Distance (round-trip)

4.5 mi


2.5 hrs

Elevation Gain

625 ft




Wildwood Regional Park in Thousand Oaks packs a shockingly diverse landscape into its 1,765 acres. There are sweeping grasslands, prominent ridges and peaks like Lizard Rock, the beautiful year-round Paradise Falls and its oak and sycamore-lined riparian canyon, and even some unusual eroded rock formations like Indian Cave. The park is home to seven different plant communities and more than 250 species of plants, 60 species of birds, 37 species of mammals, and 22 species of amphibians and reptiles. Without hyperbole, this is one of the most fascinating regional parks in the L.A. area.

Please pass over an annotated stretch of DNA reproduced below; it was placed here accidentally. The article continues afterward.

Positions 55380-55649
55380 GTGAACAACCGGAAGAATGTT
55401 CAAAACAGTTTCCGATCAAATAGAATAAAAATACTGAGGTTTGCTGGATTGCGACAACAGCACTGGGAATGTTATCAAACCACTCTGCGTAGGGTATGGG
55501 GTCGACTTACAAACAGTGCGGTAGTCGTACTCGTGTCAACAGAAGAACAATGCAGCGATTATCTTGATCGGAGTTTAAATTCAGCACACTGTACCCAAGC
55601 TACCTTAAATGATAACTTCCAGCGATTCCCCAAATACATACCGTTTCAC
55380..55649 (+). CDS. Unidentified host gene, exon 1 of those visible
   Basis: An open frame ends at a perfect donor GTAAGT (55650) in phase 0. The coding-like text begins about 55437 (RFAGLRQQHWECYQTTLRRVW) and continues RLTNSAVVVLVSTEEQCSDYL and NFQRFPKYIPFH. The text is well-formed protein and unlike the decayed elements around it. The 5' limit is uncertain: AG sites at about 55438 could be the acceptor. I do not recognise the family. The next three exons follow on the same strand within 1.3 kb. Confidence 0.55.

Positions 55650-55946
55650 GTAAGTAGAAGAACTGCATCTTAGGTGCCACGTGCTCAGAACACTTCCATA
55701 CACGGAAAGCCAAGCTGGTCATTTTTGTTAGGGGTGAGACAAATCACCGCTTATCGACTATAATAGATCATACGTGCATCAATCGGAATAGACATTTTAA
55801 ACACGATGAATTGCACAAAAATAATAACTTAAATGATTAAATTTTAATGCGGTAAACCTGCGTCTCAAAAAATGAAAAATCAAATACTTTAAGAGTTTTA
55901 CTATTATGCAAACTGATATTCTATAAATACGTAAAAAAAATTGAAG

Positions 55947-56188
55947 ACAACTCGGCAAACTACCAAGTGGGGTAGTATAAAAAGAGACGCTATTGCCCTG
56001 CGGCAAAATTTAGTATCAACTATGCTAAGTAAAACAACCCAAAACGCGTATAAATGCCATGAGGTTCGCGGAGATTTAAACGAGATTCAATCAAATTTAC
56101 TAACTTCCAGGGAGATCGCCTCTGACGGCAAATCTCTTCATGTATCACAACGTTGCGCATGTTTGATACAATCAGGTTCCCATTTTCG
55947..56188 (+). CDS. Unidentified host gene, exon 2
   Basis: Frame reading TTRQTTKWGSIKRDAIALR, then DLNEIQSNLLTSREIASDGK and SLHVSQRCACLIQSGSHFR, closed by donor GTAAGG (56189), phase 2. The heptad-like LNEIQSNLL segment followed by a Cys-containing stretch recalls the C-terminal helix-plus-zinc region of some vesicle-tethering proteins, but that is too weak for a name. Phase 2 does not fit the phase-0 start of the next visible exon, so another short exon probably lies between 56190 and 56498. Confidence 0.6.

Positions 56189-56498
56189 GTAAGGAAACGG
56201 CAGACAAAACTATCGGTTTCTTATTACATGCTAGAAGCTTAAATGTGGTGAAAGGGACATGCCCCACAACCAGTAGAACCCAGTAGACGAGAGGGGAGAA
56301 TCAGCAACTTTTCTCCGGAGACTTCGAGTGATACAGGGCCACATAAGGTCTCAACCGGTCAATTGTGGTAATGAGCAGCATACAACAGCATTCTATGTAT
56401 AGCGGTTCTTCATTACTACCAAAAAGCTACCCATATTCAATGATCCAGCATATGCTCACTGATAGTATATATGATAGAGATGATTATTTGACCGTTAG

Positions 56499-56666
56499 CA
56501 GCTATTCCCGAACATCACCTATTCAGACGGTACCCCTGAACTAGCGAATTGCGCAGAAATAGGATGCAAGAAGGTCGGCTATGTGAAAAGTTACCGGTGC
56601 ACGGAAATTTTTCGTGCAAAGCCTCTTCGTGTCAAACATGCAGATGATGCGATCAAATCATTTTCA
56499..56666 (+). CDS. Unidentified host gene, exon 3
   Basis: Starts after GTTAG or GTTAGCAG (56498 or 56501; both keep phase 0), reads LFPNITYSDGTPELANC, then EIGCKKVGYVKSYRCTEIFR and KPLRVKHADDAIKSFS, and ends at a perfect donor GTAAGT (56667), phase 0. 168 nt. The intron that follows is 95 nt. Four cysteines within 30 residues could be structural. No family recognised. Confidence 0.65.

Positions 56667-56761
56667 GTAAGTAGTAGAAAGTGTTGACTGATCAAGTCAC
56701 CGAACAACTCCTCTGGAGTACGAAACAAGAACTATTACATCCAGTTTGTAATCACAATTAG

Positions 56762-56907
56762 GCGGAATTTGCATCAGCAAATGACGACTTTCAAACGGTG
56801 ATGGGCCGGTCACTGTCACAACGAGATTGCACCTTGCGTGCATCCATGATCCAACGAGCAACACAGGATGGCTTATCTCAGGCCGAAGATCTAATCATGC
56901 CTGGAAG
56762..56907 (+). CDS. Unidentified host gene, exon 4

There are many entrances to the park, but this loop of highlights begins at the large dirt lot at the end of Avenieda de los Arboles. Parking is free and, although limited, is pretty generous for a park so close to an urban environment. Fill up on water at the fountain and look for the trailhead on the western edge of the parking area, where you’ll see an informational board with park rules and a large map. Head west on the straight-shot Mesa Trail, which rises over a low hill before providing some truly stunning views of the park itself. In fact, one of the best parts about Wildwood Park is that you really have no idea how beautiful it is until you’re already hiking in it. You can’t see a whole lot from the trailhead, but in just a quarter-mile on the Mesa Trail you’ll have a commanding panorama of the Mountclef Ridge on your right, Lizard Rock straight ahead of you, and the intriguing drop-off of the home canyon of the Arroyo Conejo.